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Tesla said Thursday it plans to raise up to $2 billion, with $1.35 billion coming from convertible notes and $650 million from new equity, including a big purchase from CEO Elon Musk.
In a filing, Musk signaled his intent to buy about $10 million of the electric auto maker's stock in the new offering. The total equity offering is for 2.7 million shares of Tesla. Musk's purchase would be 41,896 shares. Before the offering, Musk owned about 20% of Tesla's outstanding shares, worth about $12.6 billion, according to FactSet.
The move comes only a week after Musk deferred on questions about the company raising capital any time soon.
"I don't think raising capital should be a substitute for making the company operate more effectively," Musk told shareholders on the company's quarterly conference call. "I do think there is some merit to raising capital, but this is sort of probably about the right timing."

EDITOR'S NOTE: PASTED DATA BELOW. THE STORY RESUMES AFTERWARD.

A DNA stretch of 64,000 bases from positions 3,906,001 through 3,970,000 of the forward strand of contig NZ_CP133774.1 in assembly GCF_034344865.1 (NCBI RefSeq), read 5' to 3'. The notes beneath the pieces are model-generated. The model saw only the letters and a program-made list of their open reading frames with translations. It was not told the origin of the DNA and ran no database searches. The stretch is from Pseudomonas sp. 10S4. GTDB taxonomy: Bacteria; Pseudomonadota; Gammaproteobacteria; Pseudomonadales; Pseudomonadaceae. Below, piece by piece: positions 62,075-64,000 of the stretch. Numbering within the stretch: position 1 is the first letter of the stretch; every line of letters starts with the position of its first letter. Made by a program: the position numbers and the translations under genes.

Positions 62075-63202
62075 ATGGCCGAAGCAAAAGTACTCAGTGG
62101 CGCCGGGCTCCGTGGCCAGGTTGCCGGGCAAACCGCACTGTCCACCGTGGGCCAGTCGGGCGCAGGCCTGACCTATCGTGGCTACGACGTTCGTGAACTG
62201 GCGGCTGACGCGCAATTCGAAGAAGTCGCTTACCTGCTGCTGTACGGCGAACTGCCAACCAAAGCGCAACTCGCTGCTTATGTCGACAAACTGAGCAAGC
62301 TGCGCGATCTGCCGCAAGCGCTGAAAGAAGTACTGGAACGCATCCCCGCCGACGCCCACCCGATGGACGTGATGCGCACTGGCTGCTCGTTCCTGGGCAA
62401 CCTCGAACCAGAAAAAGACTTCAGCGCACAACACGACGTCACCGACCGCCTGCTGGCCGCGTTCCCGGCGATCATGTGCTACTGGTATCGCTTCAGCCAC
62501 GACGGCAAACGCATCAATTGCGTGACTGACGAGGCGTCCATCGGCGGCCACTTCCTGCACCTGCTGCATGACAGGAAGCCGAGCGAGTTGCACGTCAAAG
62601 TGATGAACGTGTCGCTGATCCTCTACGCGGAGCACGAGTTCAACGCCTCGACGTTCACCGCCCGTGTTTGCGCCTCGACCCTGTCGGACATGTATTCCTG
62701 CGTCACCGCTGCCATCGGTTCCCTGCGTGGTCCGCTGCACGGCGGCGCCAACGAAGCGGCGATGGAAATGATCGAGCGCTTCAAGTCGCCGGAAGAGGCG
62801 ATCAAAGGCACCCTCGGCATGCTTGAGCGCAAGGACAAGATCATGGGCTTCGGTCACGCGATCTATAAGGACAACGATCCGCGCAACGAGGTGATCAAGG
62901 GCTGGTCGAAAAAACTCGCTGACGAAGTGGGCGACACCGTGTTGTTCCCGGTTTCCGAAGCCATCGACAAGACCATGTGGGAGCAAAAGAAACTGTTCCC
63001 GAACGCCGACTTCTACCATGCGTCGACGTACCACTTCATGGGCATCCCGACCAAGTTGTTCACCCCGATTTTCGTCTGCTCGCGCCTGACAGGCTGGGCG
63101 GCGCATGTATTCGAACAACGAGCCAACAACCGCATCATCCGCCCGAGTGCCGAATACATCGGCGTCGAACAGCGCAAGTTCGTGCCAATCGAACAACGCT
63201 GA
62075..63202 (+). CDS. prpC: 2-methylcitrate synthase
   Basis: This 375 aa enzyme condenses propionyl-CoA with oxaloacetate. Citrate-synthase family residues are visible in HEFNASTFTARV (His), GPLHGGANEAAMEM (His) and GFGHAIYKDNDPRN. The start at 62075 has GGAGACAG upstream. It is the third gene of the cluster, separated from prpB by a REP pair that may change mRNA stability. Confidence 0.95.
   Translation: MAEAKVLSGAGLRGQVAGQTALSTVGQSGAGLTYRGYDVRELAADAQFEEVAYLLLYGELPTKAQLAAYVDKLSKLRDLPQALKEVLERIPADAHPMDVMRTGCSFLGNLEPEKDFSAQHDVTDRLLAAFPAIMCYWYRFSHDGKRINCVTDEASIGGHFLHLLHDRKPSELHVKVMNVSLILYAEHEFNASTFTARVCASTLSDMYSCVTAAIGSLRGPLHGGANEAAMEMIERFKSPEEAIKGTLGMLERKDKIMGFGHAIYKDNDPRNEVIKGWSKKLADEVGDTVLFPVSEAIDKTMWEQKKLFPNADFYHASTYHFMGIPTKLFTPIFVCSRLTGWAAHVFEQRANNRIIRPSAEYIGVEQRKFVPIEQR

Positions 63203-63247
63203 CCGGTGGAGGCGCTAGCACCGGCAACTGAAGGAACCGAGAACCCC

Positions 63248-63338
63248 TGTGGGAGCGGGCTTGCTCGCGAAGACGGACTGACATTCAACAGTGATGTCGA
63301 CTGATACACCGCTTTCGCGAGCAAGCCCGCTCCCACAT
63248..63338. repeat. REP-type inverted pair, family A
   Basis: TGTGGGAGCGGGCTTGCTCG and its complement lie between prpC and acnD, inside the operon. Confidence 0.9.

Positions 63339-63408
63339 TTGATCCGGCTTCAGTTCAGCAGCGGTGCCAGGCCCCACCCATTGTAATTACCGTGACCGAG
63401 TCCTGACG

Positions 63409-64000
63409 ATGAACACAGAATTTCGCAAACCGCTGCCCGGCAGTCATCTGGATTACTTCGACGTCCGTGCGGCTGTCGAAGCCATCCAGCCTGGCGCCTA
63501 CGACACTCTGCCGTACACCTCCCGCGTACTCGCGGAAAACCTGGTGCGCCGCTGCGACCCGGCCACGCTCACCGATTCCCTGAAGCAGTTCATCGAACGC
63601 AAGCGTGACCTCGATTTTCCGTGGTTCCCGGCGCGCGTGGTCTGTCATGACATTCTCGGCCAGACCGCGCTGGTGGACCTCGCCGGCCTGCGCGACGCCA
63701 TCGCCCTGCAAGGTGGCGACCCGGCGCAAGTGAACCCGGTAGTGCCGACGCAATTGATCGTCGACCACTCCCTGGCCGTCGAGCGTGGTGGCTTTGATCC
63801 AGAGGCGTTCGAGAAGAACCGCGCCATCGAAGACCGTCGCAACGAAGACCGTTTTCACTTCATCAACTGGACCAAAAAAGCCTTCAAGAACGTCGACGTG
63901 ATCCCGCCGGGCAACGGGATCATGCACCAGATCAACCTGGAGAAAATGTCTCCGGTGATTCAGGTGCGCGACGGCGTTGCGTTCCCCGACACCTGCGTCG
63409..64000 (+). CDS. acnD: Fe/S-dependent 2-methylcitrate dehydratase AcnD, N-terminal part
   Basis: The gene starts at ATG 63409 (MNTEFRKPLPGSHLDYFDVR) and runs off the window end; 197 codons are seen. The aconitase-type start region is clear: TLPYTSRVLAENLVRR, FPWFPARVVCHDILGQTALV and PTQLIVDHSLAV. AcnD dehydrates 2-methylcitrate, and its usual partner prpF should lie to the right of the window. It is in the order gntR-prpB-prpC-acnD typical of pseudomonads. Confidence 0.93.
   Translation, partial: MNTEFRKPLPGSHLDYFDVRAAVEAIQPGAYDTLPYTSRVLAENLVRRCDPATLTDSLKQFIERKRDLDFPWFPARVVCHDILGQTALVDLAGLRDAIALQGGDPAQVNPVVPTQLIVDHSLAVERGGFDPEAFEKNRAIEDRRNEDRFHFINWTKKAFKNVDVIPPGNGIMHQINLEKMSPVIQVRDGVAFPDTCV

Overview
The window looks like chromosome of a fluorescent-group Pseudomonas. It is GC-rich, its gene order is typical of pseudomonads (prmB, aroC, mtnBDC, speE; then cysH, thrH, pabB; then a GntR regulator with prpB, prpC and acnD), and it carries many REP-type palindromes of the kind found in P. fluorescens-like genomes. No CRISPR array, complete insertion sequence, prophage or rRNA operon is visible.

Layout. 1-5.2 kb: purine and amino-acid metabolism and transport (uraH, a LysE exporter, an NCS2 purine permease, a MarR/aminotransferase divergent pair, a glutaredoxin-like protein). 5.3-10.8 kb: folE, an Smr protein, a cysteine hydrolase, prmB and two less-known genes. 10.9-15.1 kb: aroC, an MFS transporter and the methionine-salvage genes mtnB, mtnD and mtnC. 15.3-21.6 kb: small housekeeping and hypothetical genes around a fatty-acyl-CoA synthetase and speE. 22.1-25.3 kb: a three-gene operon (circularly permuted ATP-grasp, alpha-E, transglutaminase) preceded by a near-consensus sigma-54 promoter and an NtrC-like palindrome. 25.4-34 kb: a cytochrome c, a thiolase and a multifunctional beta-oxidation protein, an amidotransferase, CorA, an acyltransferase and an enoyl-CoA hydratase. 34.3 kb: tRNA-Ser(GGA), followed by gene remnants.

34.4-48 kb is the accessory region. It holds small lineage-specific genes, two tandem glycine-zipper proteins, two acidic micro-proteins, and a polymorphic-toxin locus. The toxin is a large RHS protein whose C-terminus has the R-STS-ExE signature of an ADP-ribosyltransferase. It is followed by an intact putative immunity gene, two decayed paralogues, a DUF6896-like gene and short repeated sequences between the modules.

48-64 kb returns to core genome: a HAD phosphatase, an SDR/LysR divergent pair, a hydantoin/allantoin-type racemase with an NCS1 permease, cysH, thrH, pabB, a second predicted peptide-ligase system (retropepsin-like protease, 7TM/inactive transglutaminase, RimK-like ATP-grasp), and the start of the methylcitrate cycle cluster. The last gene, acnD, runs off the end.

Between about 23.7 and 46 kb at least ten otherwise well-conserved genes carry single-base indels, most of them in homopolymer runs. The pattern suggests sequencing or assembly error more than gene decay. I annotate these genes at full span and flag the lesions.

Musk was pressed on the topic by Wall Street analysts on the call, since Tesla burned through around $2 billion in cash in the first quarter of 2019.
Tesla shares fell in premarket trading Thursday when the company put out an initial filing indicating it would be offering a mix of debt and equity securities. The stock then reversed course and traded higher when a second filing revealed details of the offering, including Musk's interest in buying a block of the new shares. Shares closed trading up 4.3% at $244.10 a share.
Musk's purchases have been reliable short-term buy signals for the stock, according to InsiderScore.com. Following the last five purchases by Musk, the shares were higher on average by 41% in the next three months, according to InsiderScore.
Tesla shares have been under pressure lately, down nearly 30% this year. The stock's surge following the filing came from "the fact that they ripped off the Band-Aid and decided to raise the capital," Dan Ives, managing director of equity research at Wedbush Securities, told CNBC.
"There was growing fears that this company was going to need incremental cash going to the second half of the year. For the first time, they listened to investors and the math doesn't lie in terms of what they needed to do," Ives said. "Now there's a relief because the liquidity issue and the finance concern could be put to rest in the near term."
The offering is being underwritten by Goldman Sachs, Citigroup, Bank of America, Deutsche Bank, Morgan Stanley, Credit Suisse, Societe Generale and Wells Fargo.
– CNBC's Yun Li contributed to this report.